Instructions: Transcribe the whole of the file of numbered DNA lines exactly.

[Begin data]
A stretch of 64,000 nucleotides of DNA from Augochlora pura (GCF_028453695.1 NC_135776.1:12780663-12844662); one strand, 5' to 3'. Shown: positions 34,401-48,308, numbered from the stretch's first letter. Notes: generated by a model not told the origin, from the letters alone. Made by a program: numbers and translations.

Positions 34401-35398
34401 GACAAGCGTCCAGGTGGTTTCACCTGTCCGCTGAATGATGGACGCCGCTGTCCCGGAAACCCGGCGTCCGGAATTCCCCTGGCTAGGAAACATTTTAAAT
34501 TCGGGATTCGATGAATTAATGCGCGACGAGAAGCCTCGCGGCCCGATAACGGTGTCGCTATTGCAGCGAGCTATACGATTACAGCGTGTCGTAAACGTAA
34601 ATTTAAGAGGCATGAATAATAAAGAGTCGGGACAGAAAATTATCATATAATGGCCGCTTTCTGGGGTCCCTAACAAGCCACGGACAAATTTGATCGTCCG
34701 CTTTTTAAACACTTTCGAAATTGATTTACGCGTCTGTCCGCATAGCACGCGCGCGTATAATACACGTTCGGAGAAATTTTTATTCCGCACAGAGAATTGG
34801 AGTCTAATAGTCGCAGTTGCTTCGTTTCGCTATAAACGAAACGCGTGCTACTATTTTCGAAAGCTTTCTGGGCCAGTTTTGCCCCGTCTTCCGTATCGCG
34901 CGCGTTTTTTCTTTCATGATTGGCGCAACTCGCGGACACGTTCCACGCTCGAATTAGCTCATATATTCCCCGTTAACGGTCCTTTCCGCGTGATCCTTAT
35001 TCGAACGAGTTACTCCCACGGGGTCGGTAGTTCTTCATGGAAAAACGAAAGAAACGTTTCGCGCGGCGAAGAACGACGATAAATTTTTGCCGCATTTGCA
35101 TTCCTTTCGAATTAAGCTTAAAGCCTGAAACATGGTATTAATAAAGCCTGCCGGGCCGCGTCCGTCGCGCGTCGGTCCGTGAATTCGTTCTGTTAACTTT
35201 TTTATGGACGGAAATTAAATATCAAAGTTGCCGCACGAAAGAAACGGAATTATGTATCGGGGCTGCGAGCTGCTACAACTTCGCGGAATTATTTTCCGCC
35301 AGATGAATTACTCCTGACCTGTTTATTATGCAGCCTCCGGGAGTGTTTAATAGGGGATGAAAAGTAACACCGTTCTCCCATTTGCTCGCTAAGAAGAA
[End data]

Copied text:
A stretch of 64,000 nucleotides of DNA from Augochlora pura (GCF_028453695.1 NC_135776.1:12780663-12844662); one strand, 5' to 3'. Shown: positions 34,401-48,308, numbered from the stretch's first letter. Notes: generated by a model not told the origin, from the letters alone. Made by a program: numbers and translations.

Positions 34401-35398
34401 GACAAGCGTCCAGGTGGTTTCACCTGTCCGCTGAATGATGGACGCCGCTGTCCCGGAAACCCGGCGTCCGGAATTCCCCTGGCTAGGAAACATTTTAAAT
34501 TCGGGATTCGATGAATTAATGCGCGACGAGAAGCCTCGCGGCCCGATAACGGTGTCGCTATTGCAGCGAGCTATACGATTACAGCGTGTCGTAAACGTAA
34601 ATTTAAGAGGCATGAATAATAAAGAGTCGGGACAGAAAATTATCATATAATGGCCGCTTTCTGGGGTCCCTAACAAGCCACGGACAAATTTGATCGTCCG
34701 CTTTTTAAACACTTTCGAAATTGATTTACGCGTCTGTCCGCATAGCACGCGCGCGTATAATACACGTTCGGAGAAATTTTTATTCCGCACAGAGAATTGG
34801 AGTCTAATAGTCGCAGTTGCTTCGTTTCGCTATAAACGAAACGCGTGCTACTATTTTCGAAAGCTTTCTGGGCCAGTTTTGCCCCGTCTTCCGTATCGCG
34901 CGCGTTTTTTCTTTCATGATTGGCGCAACTCGCGGACACGTTCCACGCTCGAATTAGCTCATATATTCCCCGTTAACGGTCCTTTCCGCGTGATCCTTAT
35001 TCGAACGAGTTACTCCCACGGGGTCGGTAGTTCTTCATGGAAAAACGAAAGAAACGTTTCGCGCGGCGAAGAACGACGATAAATTTTTGCCGCATTTGCA
35101 TTCCTTTCGAATTAAGCTTAAAGCCTGAAACATGGTATTAATAAAGCCTGCCGGGCCGCGTCCGTCGCGCGTCGGTCCGTGAATTCGTTCTGTTAACTTT
35201 TTTATGGACGGAAATTAAATATCAAAGTTGCCGCACGAAAGAAACGGAATTATGTATCGGGGCTGCGAGCTGCTACAACTTCGCGGAATTATTTTCCGCC
35301 AGATGAATTACTCCTGACCTGTTTATTATGCAGCCTCCGGGAGTGTTTAATAGGGGATGAAAAGTAACACCGTTCTCCCATTTGCTCGCTAAGAAGAA